Yes? Then, you may discover that living vegetarian really is easier than you'd expected. You may find, as well, that such a diet/lifestyle helps you attain and maintain a slimmer body—plus, enjoy some good health besides. Or, if vegetarianism beckons more because of your personal philosophy, that works too. Whatever inspires your dietary modifications, the quest itself may be far less arduous that you expected.
And I can make that claim because...? Because I know that people can ease their way wholly or partially into a vegetarian diet with small steps and in gradual stages. *In fact, I began that way myself with a simple first step: gradually adding more fruits and veggies (F&V) to my diet over time.
Maybe you too (like the Cookie Monster™ himself!) have been considering such a dietary "enhancement"? If so, that could be a real win for you, because fruits and veggies themselves can very likely help you become (and stay) more fit, whether or not you maintain an exclusively plant-based diet over the long haul.
*While exploring this site, please understand that I am not a dietitian—just someone who's learned how to "live" vegetarian by simply doing it. See the disclaimer.
That depends upon how you play your "game." For example, if you're relatively new to vegetarian eating, making your transition
in steps and by degrees can pay off significantly. Sure, add some more F&V to your diet, and some grains and legumes, but please, please do not attempt a dietary one-eighty in mere days. If you do, your body may find that sudden load of fiber "challenging," to say the least. (Catching my drift here?)
Instead, begin with a simple modification like easing in one or two more veggie servings every few days and also trying out a different fruit or vegetable now and then. Then, gradually add in more F&V and perhaps a legume or two now and then. You might also begin cutting back on meat, moving as quickly or slowly as feels right to you and also buddying-up to flexibility and compromise.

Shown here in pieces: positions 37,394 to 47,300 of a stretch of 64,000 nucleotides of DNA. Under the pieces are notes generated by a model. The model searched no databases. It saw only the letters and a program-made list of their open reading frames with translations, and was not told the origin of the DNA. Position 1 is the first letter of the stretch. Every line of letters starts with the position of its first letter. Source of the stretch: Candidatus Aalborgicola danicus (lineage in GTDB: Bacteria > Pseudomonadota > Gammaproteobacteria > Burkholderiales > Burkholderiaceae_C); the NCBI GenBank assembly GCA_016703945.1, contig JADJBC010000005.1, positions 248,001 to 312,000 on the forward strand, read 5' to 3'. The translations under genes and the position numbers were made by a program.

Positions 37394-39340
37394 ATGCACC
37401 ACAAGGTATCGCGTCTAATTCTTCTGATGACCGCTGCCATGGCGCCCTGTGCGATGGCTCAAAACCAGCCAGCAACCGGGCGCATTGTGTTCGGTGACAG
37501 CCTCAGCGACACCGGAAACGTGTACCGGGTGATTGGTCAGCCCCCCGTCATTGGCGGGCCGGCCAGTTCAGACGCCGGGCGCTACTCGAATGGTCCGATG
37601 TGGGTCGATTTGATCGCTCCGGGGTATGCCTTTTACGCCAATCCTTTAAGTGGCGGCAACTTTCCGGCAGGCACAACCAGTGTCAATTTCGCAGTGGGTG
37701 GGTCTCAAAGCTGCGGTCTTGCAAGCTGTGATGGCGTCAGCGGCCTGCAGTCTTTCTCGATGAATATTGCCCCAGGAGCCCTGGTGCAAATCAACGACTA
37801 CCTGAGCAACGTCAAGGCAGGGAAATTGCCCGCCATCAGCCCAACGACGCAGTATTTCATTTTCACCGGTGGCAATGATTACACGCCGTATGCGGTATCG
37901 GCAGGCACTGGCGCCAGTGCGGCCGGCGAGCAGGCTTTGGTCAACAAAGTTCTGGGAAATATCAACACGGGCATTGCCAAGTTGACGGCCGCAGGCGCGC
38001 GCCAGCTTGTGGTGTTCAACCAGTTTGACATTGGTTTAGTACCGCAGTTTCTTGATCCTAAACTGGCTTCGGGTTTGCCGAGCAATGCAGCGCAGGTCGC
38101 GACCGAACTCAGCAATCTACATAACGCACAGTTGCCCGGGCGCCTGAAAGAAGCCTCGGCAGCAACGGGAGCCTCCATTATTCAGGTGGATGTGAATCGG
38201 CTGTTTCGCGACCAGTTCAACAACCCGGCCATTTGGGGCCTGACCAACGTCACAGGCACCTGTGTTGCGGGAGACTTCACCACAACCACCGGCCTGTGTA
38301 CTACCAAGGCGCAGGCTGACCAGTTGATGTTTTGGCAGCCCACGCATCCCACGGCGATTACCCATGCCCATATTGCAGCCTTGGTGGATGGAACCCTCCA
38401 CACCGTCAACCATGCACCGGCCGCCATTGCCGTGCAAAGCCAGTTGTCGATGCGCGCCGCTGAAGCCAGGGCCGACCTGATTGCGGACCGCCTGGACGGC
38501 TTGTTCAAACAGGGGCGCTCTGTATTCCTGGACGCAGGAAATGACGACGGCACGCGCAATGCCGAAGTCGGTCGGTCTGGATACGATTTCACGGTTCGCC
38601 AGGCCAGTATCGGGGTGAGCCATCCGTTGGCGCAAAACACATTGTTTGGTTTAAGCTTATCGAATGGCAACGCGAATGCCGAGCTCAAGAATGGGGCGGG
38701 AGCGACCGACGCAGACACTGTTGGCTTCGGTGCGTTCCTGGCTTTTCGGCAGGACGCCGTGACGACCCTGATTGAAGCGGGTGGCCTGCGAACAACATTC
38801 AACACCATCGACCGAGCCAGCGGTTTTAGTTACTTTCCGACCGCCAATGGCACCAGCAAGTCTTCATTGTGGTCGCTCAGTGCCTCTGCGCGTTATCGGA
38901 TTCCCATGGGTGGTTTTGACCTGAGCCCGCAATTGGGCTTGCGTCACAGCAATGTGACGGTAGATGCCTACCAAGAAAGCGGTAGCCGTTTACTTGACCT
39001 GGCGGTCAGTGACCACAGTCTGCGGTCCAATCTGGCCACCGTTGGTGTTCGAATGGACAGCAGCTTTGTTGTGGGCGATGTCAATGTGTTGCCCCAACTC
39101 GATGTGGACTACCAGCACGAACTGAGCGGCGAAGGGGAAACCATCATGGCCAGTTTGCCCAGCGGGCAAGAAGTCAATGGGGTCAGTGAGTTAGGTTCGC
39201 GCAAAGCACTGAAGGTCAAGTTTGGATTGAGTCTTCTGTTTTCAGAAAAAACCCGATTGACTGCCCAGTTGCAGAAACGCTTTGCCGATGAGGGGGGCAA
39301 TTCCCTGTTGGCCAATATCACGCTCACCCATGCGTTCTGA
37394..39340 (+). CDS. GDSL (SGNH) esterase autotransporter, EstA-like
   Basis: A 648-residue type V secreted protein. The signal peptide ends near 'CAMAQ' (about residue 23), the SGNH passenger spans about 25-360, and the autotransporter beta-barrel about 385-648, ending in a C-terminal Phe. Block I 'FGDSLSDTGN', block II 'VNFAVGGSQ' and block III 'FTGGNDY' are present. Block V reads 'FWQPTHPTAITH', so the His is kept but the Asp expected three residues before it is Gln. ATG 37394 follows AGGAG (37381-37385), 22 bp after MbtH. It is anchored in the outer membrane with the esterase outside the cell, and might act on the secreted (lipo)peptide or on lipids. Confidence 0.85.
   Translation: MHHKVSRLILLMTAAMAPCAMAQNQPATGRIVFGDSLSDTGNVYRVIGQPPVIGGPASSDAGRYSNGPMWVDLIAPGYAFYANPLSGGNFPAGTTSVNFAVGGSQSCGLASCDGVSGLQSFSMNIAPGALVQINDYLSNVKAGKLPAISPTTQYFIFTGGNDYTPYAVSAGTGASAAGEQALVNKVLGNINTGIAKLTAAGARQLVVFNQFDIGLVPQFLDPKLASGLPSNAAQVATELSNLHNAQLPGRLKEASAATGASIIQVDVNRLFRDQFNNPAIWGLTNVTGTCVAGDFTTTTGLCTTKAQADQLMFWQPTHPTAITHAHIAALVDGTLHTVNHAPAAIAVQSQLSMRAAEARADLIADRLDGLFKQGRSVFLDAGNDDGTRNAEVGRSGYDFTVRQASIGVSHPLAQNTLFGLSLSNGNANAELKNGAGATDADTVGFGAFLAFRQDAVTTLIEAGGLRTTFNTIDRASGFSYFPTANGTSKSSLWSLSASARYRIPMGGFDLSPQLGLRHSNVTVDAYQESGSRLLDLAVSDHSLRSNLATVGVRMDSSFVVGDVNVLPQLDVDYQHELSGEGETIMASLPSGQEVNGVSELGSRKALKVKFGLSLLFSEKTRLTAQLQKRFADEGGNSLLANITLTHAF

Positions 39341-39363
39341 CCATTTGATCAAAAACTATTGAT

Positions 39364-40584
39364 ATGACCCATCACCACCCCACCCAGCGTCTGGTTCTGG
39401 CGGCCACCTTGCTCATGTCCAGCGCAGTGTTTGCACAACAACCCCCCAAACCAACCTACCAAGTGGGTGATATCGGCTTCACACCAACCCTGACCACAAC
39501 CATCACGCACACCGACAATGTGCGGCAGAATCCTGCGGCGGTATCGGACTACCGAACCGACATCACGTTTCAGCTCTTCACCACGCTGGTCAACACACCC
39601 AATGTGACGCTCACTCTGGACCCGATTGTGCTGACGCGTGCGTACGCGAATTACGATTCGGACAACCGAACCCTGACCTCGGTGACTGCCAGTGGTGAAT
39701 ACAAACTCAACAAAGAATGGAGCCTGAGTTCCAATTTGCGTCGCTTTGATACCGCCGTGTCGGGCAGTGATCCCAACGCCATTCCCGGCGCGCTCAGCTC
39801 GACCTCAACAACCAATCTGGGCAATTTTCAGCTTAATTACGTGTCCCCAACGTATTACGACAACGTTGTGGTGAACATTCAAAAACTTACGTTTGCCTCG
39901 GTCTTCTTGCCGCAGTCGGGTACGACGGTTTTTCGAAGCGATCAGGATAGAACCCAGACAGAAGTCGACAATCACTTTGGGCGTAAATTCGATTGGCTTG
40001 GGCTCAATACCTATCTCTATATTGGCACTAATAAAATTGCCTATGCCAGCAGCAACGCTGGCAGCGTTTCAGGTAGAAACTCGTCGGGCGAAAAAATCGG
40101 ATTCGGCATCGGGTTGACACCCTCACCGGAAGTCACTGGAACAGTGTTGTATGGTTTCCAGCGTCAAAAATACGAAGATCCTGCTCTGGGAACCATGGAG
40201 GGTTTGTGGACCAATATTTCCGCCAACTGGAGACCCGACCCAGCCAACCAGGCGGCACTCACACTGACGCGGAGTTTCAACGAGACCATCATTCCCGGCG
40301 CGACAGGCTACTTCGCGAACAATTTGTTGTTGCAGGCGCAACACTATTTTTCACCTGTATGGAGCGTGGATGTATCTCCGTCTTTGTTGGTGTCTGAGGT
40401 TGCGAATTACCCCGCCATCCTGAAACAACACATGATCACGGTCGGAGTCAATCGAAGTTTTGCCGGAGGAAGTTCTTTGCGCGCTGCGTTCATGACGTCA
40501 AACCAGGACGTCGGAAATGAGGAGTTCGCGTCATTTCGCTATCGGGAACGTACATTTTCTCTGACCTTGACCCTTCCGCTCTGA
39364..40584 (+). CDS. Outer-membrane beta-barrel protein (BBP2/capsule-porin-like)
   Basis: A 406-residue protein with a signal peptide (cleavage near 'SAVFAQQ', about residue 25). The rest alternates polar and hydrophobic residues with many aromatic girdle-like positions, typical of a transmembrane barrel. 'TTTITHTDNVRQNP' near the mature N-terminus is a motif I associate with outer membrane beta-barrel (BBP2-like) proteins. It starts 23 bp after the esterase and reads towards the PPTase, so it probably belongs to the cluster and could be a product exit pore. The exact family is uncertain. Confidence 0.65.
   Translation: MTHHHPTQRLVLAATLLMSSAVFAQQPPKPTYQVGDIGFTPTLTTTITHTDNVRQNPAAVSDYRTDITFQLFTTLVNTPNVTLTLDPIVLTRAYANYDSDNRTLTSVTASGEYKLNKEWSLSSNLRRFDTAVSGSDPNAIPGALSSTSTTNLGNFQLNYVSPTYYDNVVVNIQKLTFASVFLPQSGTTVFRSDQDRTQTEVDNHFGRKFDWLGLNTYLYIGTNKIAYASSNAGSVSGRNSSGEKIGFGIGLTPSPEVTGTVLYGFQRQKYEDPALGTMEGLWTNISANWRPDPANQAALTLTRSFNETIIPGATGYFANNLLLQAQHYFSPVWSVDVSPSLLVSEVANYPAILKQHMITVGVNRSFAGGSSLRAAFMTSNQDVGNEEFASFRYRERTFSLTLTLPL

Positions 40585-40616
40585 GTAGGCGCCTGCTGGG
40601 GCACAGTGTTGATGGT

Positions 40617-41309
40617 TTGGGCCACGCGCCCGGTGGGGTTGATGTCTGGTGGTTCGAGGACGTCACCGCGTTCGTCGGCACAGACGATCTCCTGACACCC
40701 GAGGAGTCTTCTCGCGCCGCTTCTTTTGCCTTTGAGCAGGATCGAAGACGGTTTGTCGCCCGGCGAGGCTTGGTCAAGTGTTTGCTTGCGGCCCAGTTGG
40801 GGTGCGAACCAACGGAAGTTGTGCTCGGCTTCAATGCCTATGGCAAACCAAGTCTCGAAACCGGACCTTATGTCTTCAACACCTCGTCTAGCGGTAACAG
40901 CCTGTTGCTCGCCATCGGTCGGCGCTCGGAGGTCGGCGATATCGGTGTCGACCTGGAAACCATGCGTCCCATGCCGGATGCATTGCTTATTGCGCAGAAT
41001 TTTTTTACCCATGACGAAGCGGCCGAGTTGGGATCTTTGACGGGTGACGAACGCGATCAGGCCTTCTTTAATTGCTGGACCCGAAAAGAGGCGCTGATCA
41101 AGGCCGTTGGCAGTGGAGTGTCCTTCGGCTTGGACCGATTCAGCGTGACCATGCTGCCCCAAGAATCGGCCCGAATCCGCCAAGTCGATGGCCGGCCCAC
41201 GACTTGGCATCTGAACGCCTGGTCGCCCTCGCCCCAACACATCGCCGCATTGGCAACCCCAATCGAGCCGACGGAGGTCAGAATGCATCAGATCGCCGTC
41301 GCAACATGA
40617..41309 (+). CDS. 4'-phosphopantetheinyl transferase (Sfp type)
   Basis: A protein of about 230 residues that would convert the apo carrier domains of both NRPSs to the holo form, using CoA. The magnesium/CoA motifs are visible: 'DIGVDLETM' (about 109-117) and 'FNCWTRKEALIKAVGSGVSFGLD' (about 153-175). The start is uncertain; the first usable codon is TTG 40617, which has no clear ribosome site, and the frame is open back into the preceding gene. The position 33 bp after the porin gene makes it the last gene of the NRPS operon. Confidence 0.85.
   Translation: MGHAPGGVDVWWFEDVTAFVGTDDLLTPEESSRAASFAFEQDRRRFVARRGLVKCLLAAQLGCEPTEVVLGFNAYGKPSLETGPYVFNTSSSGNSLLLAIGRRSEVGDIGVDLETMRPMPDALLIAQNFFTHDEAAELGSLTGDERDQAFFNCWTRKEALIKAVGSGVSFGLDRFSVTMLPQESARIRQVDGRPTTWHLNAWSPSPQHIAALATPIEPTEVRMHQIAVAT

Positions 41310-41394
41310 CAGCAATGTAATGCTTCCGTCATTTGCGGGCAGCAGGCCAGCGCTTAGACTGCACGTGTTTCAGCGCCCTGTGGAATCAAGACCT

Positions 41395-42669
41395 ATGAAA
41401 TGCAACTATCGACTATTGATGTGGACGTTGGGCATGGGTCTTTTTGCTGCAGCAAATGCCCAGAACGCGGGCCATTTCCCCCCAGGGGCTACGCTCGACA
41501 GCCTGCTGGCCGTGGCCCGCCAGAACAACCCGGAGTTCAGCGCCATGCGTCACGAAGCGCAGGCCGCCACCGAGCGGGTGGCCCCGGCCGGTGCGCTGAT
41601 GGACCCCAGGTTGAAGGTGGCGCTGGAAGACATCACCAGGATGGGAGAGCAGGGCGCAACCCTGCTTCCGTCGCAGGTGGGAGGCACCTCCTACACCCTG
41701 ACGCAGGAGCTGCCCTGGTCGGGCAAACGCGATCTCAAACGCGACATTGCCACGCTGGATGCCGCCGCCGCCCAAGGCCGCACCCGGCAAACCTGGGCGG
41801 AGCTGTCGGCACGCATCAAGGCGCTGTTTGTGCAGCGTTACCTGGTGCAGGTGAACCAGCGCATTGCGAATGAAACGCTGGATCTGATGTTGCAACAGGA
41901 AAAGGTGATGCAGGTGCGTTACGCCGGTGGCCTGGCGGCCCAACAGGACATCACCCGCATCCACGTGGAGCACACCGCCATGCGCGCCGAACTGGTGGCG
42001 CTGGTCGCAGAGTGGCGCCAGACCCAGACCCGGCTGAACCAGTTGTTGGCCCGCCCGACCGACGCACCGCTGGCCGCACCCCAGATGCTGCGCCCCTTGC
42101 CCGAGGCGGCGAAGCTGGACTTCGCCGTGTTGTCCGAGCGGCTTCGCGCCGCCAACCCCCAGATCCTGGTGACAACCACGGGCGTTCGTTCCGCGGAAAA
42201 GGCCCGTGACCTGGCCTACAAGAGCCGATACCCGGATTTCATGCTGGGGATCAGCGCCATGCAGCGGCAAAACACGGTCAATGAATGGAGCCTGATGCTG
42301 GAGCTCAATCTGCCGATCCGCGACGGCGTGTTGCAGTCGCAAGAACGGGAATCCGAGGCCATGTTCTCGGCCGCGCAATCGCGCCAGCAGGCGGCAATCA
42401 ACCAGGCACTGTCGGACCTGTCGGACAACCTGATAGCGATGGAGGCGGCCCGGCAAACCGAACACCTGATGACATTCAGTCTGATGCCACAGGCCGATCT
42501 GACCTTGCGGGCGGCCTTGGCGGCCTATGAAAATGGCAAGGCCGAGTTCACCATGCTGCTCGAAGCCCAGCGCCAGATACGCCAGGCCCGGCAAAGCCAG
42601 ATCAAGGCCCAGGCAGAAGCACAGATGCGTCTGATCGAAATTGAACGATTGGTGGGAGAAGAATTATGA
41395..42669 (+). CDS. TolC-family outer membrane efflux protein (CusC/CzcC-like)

For example, perhaps you might build your next meal around a hearty meat substitute. Or, simply eat less meat than usual. Instead of an entire steak,
pork chop, or chicken breast, you might make (or order) a dish with a few pieces of meat among the other ingredients. Yet again, flexibility, compromise, and some imagination pull off the job.
Although some of us may require less protein than once believed, if you drop the meat you'll need to pay at least some attention to your protein intake. But already, you're possibly consuming many non-meat proteins: not only grains and legumes, but perhaps also meat substitutes such as tofu and maybe even seitan.
Moreover, if you're living vegetarian, but not vegan, you'll have the whole spectrum of dairy as well. And don't forget that vegetables themselves often contain protein. The links below will take you to discussions of certain proteins that can work well on a vegetarian diet, but do please understand that there are others as well.
Soy and Seitan
Grains and Legumes
Dairy and Meat Substitutes
Because any healthful change in your eating habits calls for
celebration, please don't beat yourself up for whatever "time-outs" you choose to take during the transition. But keep the fruits and veggies coming, right?
When/If you decide to give some degree of vegetarianism another shot, you can just step onto whatever path feels right to You. And yes, your transition really could be as simple as that: not always effortless, perhaps, but basically simple. Plus, you can find support here and from many, many other sources just for the taking. So, is this the day you start living vegetarian??
I vote yes, but yours is the vote that counts. ;-)
Living Vegetarian the Easy Way
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